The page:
In every popular article on the subject, it seems to be obligatory to add a sentence like: "Ramsey theory shows that true disorder is impossible."  The implication being that if you see something strange, it's just an inevitable structure that must have occurred.  The problem is that, as with the lottery, we are taking an extremely restricted situation and applying it where it no longer applies.  

    In the example about the group of six people, the only thing we considered was whether two members knew each other or not.  There are only two possibilities.  By contrast, in a group in the real world, there are many more relationships and interactions that can take place.  So, while it is true that provided we do not have some undifferentiated mass, there will be inevitable structures, we have no way of knowing what they are or how to find them.  

    Taking these kinds of explanations too seriously is something of a clever silly behavior.  The best explanation for human behavior is the common sense explanation, that people do things because they want to.  

    But, explaining human life in terms of undirected processes has been very effective in preventing people from attempting to find the true explanations of what occurs.  The scientific or mathematical nature of the explanations dazzles some people, allows some to feel superior by believing an unintuitive explanation.  And for the scientists or mathematicians themselves, constantly refining a model that only works in special circumstances provides a powerful distraction.  In particular when the people who choose which explanations to promote and popularize do not care about the explanations themselves.  All they care about is using them to manipulate people.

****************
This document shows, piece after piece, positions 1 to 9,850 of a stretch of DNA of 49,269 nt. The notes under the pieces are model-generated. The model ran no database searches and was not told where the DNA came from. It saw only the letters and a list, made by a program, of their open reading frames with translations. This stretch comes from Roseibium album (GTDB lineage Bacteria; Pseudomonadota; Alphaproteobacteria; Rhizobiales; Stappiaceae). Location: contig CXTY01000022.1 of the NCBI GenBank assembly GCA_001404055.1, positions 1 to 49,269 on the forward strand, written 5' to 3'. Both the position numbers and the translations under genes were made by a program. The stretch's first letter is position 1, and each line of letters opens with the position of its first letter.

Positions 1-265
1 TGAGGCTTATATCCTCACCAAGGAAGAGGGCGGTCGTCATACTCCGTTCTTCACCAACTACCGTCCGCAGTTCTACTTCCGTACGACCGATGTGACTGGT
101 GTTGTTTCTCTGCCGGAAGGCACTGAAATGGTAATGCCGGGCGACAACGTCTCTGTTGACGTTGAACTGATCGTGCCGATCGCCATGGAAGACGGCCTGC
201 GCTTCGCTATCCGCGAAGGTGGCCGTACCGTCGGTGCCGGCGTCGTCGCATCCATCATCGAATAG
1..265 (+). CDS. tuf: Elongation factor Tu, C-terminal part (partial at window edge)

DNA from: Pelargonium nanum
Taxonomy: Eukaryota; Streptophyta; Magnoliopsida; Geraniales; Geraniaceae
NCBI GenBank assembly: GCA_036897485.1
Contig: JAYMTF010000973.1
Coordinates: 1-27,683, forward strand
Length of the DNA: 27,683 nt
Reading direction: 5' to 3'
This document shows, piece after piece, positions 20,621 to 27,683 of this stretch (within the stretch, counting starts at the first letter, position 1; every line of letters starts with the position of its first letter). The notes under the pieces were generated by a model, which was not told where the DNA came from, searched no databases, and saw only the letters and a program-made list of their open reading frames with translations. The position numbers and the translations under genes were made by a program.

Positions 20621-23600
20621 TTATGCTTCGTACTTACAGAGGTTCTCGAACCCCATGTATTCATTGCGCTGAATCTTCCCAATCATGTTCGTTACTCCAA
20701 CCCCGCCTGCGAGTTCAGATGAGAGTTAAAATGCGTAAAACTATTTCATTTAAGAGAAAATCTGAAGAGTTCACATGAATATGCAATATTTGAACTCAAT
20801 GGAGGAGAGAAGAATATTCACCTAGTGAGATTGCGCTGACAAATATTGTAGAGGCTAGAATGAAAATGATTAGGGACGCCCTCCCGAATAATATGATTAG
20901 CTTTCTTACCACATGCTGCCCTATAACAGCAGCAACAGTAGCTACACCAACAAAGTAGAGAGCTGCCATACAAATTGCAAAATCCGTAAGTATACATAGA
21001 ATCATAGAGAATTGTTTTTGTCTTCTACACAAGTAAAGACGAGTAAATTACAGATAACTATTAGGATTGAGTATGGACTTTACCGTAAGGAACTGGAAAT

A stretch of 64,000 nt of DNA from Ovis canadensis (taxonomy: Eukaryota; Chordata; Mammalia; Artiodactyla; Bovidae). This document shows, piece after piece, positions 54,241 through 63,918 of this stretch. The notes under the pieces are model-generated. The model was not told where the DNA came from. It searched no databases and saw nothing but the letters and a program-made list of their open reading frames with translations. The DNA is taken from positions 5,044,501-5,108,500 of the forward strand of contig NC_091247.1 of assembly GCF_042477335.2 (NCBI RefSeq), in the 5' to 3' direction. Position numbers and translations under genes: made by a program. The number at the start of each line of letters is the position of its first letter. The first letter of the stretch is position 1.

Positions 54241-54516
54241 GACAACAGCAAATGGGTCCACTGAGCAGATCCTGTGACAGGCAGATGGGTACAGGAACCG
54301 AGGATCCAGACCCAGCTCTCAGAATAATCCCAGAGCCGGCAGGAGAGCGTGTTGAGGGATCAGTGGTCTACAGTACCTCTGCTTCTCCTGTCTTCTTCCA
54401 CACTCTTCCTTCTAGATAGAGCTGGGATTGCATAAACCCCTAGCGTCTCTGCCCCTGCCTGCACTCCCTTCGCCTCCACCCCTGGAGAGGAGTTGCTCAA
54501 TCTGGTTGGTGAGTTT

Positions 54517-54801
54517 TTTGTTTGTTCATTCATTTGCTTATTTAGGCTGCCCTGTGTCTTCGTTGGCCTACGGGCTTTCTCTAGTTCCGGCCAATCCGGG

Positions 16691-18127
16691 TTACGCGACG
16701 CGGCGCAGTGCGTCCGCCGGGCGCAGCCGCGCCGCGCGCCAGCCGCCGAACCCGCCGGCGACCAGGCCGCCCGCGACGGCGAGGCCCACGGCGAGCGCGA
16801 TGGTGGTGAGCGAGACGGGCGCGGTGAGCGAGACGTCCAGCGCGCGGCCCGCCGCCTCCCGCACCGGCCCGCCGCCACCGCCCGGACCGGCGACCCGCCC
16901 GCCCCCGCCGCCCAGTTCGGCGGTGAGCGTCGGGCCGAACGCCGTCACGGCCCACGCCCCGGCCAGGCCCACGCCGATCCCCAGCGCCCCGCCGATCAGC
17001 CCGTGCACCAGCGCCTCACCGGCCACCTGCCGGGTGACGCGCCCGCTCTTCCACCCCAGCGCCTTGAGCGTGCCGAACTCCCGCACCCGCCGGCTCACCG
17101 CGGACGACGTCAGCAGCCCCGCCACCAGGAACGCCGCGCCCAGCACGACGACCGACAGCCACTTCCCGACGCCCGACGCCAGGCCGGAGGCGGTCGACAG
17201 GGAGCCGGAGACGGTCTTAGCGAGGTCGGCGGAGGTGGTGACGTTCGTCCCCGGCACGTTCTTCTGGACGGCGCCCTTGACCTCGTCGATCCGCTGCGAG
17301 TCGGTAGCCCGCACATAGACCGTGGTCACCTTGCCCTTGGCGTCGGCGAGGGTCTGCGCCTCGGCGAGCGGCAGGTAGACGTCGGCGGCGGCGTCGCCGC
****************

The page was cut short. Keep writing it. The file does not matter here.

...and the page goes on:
In addition to the arguments above, there is another common sense reason not to put too much stock in undirected explanations: randomness and coordination don't look the same.  When the same thing happens in a sufficiently widespread area, or the same events happen time after time after time, then there is no reason to believe they are random.  Furthermore, when events are uncoordinated, even when they are largely similar, there are always small, though still significant differences.  

    Even when there is both coordination and independence, as frequently happens, there is a difference between an organic situation and when someone puts their thumb on the scales.  One way this happens is by setting up a situation where people can choose anything, but only within a predetermined range of choices.  Or when individuals are constantly steered in subtle ways to make certain choices or to avoid others.  And since this effect is often much more powerful than the individual choices, it is the most important factor to consider.

    And so, while non-purposive explanations are useful in certain situations, there is no reason to apply them to the world as a whole.

2 comments:

  1. Very good!

    It's a strange business that this non random world is (without thought) modelled by the invented abstraction of randomness - invented to calculate the odds in gambling card games, apparently.

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    1. Thanks

      Yes, it's quite a leap and made worse by the fact that (as you have pointed out), many people no longer consider purposive explanations. They believe that only randomn or mechanistic explanations can explain the world.